A winter storm warning remains in effect for Hartford County until 7 p.m. today. Residential students are asked to postpone their return to campus to Monday afternoon or, for those whose class schedules allow, Tuesday. Students, please do not travel to and arrive on campus today.
Hartt Community Division activities today and this evening are canceled.
Imagine you are driving onto a highway from a quiet country road. As you step on the gas to merge into traffic, you hear the sweet sound of your growling engine and feel the force driving you back in the seat. This is exactly what alumnus Robert Hilton ‘14 wants to replicate with the software he created to improve vehicle performance. With a lot of hard work and a strong will, Hilton launched his business, Hilton Tuning, just two months after graduation.
This video shows how a Volvo performs with and without Hilton’s tuning software.
Hilton developed the product while still a student in the University’s College of Engineering, Technology, and Architecture. He wanted to make his Volvo S60R go faster, but there was nothing on the market to help him do that. So, he created his own solution. Using lessons from classes, online research, and trial-and-error, he worked through the development process. The scope of the project was a lot bigger than he originally anticipated, as he faced challenges with loading the tuning software into the vehicle’s computer.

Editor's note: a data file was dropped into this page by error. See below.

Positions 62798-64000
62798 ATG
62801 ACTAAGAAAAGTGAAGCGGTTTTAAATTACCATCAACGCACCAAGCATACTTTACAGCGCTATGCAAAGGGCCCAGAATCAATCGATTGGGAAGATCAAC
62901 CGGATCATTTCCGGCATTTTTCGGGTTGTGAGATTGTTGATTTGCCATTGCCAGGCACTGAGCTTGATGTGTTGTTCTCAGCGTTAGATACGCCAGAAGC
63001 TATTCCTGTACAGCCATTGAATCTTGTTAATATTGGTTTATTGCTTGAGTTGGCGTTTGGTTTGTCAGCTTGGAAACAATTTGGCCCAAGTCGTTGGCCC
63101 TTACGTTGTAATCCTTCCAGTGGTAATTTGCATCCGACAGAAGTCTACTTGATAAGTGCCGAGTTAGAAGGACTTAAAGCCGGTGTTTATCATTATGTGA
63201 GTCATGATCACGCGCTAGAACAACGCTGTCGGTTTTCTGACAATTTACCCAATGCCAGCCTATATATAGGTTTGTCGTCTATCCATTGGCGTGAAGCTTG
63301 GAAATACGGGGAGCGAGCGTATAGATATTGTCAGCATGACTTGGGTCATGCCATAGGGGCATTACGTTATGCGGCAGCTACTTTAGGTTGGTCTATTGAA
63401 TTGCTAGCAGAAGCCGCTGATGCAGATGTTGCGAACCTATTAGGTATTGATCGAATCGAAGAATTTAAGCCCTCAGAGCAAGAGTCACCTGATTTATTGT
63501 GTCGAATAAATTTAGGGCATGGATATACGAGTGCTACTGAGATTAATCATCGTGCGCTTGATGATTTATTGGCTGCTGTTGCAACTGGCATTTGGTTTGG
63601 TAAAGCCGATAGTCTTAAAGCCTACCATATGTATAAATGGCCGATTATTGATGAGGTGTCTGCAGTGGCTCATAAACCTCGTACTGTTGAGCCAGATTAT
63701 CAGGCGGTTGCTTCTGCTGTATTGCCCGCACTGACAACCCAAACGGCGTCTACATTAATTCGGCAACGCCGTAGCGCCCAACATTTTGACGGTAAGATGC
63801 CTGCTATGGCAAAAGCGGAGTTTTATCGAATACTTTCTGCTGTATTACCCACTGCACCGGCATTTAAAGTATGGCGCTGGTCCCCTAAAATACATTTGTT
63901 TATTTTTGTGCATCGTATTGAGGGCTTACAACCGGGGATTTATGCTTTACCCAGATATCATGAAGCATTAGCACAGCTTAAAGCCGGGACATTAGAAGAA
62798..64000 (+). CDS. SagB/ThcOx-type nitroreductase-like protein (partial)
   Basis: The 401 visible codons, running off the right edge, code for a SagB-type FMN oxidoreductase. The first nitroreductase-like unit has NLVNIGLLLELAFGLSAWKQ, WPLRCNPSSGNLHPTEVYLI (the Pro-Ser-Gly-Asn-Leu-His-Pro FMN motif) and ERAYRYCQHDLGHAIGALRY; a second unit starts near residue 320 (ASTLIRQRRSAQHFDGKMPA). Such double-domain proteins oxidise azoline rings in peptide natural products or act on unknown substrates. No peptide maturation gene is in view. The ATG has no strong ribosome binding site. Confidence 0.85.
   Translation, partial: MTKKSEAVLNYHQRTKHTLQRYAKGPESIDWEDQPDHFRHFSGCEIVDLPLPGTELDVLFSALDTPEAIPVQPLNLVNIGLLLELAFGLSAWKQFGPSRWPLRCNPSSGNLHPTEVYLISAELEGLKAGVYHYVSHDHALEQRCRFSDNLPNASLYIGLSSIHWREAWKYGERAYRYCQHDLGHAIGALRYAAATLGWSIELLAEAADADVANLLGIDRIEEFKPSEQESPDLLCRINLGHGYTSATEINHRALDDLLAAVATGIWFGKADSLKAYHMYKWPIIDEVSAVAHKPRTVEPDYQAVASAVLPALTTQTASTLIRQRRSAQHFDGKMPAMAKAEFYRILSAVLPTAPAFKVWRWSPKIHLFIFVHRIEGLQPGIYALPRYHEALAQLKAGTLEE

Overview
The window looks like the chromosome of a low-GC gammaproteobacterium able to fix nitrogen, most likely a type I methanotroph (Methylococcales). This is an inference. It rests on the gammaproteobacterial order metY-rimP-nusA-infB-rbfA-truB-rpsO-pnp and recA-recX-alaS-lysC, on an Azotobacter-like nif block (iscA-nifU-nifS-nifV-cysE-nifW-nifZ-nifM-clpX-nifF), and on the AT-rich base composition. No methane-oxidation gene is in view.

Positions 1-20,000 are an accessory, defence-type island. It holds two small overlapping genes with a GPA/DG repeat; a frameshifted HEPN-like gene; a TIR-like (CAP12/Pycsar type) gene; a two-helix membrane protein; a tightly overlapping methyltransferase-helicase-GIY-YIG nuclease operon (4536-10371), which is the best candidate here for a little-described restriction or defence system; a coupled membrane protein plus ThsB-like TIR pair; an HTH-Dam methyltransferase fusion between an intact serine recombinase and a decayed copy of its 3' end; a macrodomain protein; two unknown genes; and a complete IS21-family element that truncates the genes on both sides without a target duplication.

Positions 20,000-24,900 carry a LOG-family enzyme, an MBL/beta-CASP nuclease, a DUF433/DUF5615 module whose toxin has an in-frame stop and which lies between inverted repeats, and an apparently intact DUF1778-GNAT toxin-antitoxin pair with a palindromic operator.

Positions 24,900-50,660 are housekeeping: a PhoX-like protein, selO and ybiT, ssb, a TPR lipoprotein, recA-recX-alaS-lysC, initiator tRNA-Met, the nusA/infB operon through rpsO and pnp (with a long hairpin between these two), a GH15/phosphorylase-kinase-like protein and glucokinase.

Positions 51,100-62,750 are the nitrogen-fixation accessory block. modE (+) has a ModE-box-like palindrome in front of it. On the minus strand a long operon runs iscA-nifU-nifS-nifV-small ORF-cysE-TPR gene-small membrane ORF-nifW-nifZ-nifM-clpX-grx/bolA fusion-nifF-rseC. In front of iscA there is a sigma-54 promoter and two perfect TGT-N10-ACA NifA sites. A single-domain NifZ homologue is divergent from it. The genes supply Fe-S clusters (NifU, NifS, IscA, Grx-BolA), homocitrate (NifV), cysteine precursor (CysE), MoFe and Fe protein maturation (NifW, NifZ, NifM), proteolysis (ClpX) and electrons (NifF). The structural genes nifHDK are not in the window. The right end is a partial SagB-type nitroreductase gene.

“There were many times where I just wanted to give up,” Hilton admits. “But friends at the University helped me keep going.” Hilton’s advisor, Associate Professor of Electrical and Computer Engineering Ying Yu, also encouraged him to pursue his dream and continue developing the project. Two years after starting the development process, he presented the software to the American Society for Engineering Education conference as part of his senior project. Then, he opened his business.
“Since day one, it has been profitable and I have only received positive customer feedback,” says Hilton. He is now selling to people all over the world and has plans to target a wider customer base such as BMW and Mercedes owners.
Hilton admits launching the business wasn’t easy and he faced an uphill battle building reputation and name recognition. In addition, he works full-time as a network administrator for the Manchester Public School System and it is challenging to balance the two jobs. However, he grew up in a family where his dad owned a business and worked a second job, sohefeels inspired and motivated to work hard to pursue his dreams. He says support from friends and family is important.
“My friends and professor at the University are the reason why I am successful; they believed in me and told me never to give up.”